Guiderails should be mounted at the same height as handrails with the same clearance considerations and should generally be parallel with the walkway surface. When a guiderail is used to guide pedestrians along an accessible route, the guiderail surface should be continuous for length of pathway, although it may be interrupted by posts or short gaps. The length of gap should not permit pedestrians to maneuver through the gap, however.

Surfaces

The ADAAG advises that joints should be closed and flush to prevent tripping and to reduce the possibility of canes or small wheels getting trapped in gaps or spaces. If drainage openings are located within the pedestrian route, then the grating should run perpendicular to the pathway and must be narrow enough that a sphere greater than ½ inch in diameter will not pass through it.

Pathways should be clear of debris and adequately drained to prevent accumulation of trash or mud that can cause a tripping or slipping hazard. Furthermore, a minimum, continuous, clear width of 48 inches, free of obstructions, should be maintained, although a width of 60 inches is recommended, where feasible. Also, be advised that where the clear width of pedestrian access routes is less than 60 inches, passing spaces must be provided at intervals of a maximum of 200 feet. Passing spaces must be a minimum of 5 feet by 5 feet.

The surface of the pathway should be as clear and as flat as possible. It is important to keep in mind that some mobility-impaired pedestrians are not able to navigate steps or uneven surfaces without becoming disoriented or losing their balance. Furthermore, per the MUTCD guidance, a continuously detectable edging that can be followed by pedestrians using long canes should be provided throughout the length of the facility. This edging should protrude at least 6 inches above the surface of the sidewalk or pathway, with the bottom of the edging being a maximum of 2.5 inches above the surface. Detectable pedestrian edging should be orange, white, or yellow and should match the color of the adjacent channelizing or traffic control devices, when present.

Temporary Curb Ramps
A wheelchair user faces a pedestrian pathway that routes pedestrians from the sidewalk into the street, but a narrow, sagging piece of plywood was laid against the curb to act as a ramp; however, it is clearly too dangerous and unstable for the wheelchair-bound pedestrian to use.
Figure 6. All Ramps Should be Firm, Stable, and Have a Non-Slip Surface

When pedestrian are diverted to temporary routes in the roadway, temporary curb ramps should be provided to enable them to negotiate curbs safely. Temporary curb ramps should be the full width of the temporary route, with a 60-inch recommended width and a minimum width of 48 inches. As noted in the section handrails, handrails on curb ramps are not required unless the curb ramp has a rise exceeding 6 inches rise and a length exceeding 72 inches. Ramps should generally lie in a single sloped plane with a minimum of surface warping. The ADAAG advises that curb ramps will ideally have a slope of 1:12 or less, but where space limitations prohibit this, a slope between 1:10 and 1:12 is allowed for a maximum rise of 6 inches and a slope between 1:8 and 1:10 is allowed for a maximum rise of 3 inches. A slope steeper than 1:8 is not allowed.

All ramps should be firm, stable, and have a non-slip surface. They should not warp or buckle, and should be made of materials strong enough to support the weight of pedestrians as well as motorized scooters and wheelchairs. Ramps should also be color contrasting and contain marked edges so they are noticeable by pedestrians who have visual impairments. Furthermore, ramps should also have free draining surfaces with a maximum cross slope of 2 percent. Note that the cross slope for midblock crosswalks can match the running slope of the roadway up to a maximum of 5 percent.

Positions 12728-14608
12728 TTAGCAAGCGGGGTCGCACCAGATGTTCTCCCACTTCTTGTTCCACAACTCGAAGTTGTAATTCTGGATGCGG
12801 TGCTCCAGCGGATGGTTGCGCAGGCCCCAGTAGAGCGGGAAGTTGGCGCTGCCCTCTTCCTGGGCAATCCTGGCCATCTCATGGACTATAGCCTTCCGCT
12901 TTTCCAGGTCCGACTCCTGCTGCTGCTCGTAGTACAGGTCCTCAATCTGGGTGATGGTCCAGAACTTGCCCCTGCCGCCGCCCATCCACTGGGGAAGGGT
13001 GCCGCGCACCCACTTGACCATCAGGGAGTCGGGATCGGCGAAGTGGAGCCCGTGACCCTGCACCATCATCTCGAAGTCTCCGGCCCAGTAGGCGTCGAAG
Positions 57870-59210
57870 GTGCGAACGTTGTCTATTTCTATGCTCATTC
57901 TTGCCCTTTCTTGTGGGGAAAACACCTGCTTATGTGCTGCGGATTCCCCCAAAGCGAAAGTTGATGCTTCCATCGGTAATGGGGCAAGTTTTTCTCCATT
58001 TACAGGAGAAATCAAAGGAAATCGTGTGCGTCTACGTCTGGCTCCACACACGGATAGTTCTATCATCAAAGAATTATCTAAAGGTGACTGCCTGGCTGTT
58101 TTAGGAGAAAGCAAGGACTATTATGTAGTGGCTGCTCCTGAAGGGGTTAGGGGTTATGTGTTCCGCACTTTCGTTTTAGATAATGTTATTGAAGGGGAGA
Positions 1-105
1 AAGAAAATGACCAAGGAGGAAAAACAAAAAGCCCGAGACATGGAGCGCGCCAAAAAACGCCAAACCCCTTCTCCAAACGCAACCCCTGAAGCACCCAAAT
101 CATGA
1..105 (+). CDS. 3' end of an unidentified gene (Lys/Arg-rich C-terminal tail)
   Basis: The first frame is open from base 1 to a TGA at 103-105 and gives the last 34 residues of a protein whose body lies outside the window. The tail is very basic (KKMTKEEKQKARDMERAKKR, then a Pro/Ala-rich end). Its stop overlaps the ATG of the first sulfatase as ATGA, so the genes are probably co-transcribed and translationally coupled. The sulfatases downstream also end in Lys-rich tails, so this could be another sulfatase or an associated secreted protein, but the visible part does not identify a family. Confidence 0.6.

When placing temporary curb ramps, workers should avoid placing ramps near drainage collection areas because ponding or running water could cause slippery or unstable conditions for individuals who use crutches or walkers.

Transitions

Transitions from ramps to walks, gutters, or streets should be flush and free of abrupt changes, and while vertical changes up to 1/4 in do not require edge treatment, although ADAAG (Section 4.5.2) advises that changes in level between 1/4 in and 1/2 in (6 mm and 13 mm) will need to be beveled and have a slope no greater than 1:2. Maximum slopes of adjoining gutters, road surface immediately adjacent to the curb ramp, or the accessible route may not exceed 1:20. Per ADAAG (Sections 4.7 and 4.8), ramp slopes may be 1:8 with a maximum rise of 30 inches for any run. As mentioned previously, if a ramp run has a rise greater than 6 in or a horizontal projection greater than 72 in, then it must have handrails on both sides (ADAAG 4.8.4 and 4.8.5).

ADAAG Section 4.3.8:

If an accessible route has changes in level greater than 1/2 in, then a curb ramp, ramp, elevator, or platform lift shall be provided. An accessible route does not include stairs, steps, or escalators.

Finally, PROWAG R304.2.1 advises that when a ramp is installed parallel to the curb, a 48 inch by 48 inch platform should be provided at curb level to allow pedestrians to turn 90 degrees before descending the ramp.

Lighting

Good lighting is important to pedestrians as it provides a sense of personal security, safety, and enables them to see signs and instructions clearly. Many visually impaired pedestrians testify to the importance of good lighting conditions. Lighting should illuminate the route, any obstructions, changes in elevation, and changes in surface texture. When planning a pedestrian pathway as part of a TCP, consideration should be given to avoiding trees and other objects that would cast a shadow and obstruct the light output.